procedure are the most essential components of anesthesia handoff based on the components that are currently
given by and received from most providers, as well as
those determined to be essential to an ideal handoff. Of
the top 5 ranked components of the PATIENT protocol,6
patient, airway, and procedure are consistent with the
most essential components determined by this study.
The allergies component was ranked among the highest
of the PATIENT protocol and was believed to be one of
the most essential components by participants; however,
as mentioned, it was not one of the factors currently used.
Considering open-ended responses by participants
who currently use a standardized method for handoff,
medications given, plan/goals, and case-speciﬁc concerns
should also be considered essential because they are
frequently used in current practice; however, they were
not options on survey questions. Use of a more generic
medications category as an open-ended response on
the survey encompasses the specific medication classes
such as analgesia, antibiotics, antiemetics, and anesthesia. Participants view medications as an important part
of handoff, including but not limited to analgesia and
antibiotics. The higher ranking and more frequently
provided answer in the open-ended responses identifies
medications to be an essential component of handoff.
In addition, case-specific concerns were frequently freetyped and could be interpreted as part of the procedure
component from the list provided by the survey. The
free-typed response of plan/goals does not have an associated survey component and should be determined as one
of the most essential components to include in anesthesia handoff. Therefore, any proposed anesthesia handoff
tool should minimally address airway difficulty, invasive
lines, medical history, procedure/case-specific concerns,
allergies, medications, and plan/goals.
The TIME handoff tool was developed to be a concise
and efficient tool for anesthesia providers to use during
transfer of care. Using the results of this study and the
influence of Wright’s PATIENT protocol,6 the authors
created the acronym TIME. The OTC conceptual framework introduced in this article provides the foundation
for handoff. This framework was strongly considered
during development of an acronym that could be concise,
efficient, and applicable to any situation involving anesthesia handoff. Because the transaction phase of the
Vol. 85, No. 6
OTC framework is when the interaction between providers occurs, the letter T was important to the acronym.
Next, an anesthesia-specific organization of events was
decided to be a logical and adaptable way to efficiently
communicate the most essential components of a case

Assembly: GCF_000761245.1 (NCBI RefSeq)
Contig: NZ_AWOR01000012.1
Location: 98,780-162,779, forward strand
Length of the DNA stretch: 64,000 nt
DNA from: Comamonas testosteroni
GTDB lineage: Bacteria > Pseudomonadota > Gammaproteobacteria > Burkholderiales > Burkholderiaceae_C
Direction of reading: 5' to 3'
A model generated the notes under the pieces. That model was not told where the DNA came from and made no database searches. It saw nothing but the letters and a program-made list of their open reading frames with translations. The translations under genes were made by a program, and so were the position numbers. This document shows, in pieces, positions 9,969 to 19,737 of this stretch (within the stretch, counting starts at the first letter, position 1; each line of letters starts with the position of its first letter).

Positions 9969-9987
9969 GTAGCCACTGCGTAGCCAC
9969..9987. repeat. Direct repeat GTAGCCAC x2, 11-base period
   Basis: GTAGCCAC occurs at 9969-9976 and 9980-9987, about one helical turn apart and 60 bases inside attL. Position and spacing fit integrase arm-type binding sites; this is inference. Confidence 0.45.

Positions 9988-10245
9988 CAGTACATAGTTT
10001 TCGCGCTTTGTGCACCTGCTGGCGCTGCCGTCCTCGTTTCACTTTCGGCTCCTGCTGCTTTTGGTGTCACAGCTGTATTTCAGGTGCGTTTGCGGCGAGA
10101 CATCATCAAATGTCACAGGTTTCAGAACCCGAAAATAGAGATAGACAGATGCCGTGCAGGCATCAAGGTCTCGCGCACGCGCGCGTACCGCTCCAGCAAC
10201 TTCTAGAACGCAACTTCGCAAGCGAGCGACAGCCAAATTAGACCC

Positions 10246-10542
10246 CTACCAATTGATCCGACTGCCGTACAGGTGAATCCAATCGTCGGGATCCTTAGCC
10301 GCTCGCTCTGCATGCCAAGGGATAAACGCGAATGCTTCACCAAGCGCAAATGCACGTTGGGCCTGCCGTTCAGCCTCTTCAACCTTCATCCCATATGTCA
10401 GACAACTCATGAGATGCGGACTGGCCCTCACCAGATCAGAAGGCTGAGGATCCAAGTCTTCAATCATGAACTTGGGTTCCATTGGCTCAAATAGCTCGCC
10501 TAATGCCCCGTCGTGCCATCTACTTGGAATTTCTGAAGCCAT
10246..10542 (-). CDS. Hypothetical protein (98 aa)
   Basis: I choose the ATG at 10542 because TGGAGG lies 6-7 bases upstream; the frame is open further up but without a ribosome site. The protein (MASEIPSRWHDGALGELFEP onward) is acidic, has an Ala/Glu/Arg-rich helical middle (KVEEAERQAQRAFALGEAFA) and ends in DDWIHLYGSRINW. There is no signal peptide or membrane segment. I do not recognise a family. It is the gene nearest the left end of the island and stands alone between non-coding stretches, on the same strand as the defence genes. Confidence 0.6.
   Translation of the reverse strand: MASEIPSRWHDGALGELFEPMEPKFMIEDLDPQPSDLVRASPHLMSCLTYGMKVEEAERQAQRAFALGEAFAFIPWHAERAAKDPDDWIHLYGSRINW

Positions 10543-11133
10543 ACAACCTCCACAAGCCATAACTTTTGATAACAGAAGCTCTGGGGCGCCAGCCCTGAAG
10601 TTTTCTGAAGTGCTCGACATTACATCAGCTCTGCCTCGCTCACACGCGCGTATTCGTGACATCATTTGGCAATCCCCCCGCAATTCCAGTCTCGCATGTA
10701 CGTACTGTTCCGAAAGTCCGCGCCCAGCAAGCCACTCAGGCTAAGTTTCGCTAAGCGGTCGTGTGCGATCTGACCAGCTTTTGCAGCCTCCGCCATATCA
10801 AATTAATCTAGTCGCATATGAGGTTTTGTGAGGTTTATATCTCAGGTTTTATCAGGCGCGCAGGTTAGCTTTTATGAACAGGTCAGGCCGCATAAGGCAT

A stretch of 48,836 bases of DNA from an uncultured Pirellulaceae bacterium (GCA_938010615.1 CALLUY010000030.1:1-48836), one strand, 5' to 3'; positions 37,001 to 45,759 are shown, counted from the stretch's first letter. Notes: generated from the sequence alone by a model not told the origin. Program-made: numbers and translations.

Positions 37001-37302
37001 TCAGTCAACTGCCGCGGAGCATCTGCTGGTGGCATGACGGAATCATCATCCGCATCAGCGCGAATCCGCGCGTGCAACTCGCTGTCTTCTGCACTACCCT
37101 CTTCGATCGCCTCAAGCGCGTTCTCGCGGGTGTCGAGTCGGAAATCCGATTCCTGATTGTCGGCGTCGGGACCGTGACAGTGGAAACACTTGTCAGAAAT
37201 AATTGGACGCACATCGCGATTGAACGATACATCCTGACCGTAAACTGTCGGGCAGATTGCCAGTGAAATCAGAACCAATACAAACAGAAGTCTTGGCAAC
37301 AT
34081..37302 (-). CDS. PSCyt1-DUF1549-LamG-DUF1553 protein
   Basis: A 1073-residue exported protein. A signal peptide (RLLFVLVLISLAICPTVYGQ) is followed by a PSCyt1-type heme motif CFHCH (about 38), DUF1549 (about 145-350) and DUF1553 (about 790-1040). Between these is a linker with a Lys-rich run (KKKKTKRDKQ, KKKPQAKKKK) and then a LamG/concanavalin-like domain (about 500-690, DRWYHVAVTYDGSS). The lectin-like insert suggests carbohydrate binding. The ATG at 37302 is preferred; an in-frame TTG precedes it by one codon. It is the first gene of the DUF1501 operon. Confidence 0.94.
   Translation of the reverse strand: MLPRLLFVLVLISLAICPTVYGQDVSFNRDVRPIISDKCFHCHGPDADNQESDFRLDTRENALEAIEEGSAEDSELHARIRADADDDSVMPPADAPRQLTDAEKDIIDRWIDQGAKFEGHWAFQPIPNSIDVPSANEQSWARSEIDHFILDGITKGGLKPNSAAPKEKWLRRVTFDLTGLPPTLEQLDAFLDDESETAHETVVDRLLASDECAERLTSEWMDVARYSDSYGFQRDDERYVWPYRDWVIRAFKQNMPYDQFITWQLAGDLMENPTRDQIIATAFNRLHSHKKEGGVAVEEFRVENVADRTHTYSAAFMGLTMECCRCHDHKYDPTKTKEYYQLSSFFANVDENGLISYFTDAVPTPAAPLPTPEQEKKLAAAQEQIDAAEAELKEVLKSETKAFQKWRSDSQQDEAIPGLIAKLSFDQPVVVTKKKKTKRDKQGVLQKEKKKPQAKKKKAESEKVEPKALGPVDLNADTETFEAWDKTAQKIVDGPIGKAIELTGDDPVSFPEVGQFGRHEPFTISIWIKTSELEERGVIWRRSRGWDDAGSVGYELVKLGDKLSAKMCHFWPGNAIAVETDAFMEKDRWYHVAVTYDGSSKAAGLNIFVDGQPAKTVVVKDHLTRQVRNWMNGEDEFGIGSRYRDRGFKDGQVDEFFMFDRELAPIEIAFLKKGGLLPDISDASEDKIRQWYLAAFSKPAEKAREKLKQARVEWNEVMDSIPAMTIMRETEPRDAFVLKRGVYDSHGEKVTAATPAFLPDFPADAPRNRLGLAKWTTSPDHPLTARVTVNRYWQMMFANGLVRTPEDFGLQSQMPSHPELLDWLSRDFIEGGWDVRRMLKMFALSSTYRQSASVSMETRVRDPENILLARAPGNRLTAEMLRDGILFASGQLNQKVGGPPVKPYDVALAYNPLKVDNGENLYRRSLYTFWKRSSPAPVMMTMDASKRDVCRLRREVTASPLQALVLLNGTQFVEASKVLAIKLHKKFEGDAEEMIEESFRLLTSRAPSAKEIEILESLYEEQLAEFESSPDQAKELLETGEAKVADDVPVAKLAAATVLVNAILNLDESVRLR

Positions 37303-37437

from one anesthesia provider to another. An anesthetic is
often divided into 3 phases: induction, maintenance, and
emergence. From this, the letters I, M, and E were added
to complete the TIME acronym.
The TIME handoff tool differs from the PATIENT
protocol in length and organization. In the TIME handoff
tool, there are 4 letters to the acronym, each representing a
chronological order of events that can be addressed at any
point in a case to any provider. This creates an efﬁcient
method to organize the important components of handoff.
In contrast, the PATIENT protocol consists of a 7-letter
acronym with each letter representing 1, 3, or 4 components of handoff. This protocol also includes components
that were determined to be not essential to handoff.
Several limitations for this study were identified. The
nonrandom sampling procedures may have introduced
selection biases and impaired the generalizability of the
results. Study participants were recruited from only 2 institutions in the Chicagoland area. The handoff practices
and perceptions greatly vary depending on practitioners,
geographic location, and workplace. Although this would
suggest that the findings of this study are not generalizable to other anesthesia providers, the demographic
distribution of study participants is quite representative
of the CRNA profession as a whole. The results of this
study can provide a foundation for similar studies with
a broader study population to best generalize the results.
The survey itself had limitations. The list of handoff
factors was limited and very specific. As recognized
earlier, medications as a general category rather than
divided into classes could have yielded different results.
Thus, the study may not have captured the potential
factors influencing handoff. Another limitation of this
study includes use of a convenience sample, a single-informant self-report method, and a cross-sectional design.
An inherent limitation is the limited number of existing
anesthesia-specific handoff tools to which the TIME tool
can be compared.
Anesthetics provided by a CRNA can be more effective and more efficient and can result in fewer adverse
outcomes if an appropriate standardized tool is used.11,12
The findings of this research contribute to changing the
handoff practice of CRNAs by identifying a need for standardization and identifying the most essential components of handoff. Employers of CRNAs should consider
adopting the TIME handoff tool as a standard of practice
to promote more effective and efficient communication.
Improved communication with other anesthesia providers can also enhance the collaborative and teamwork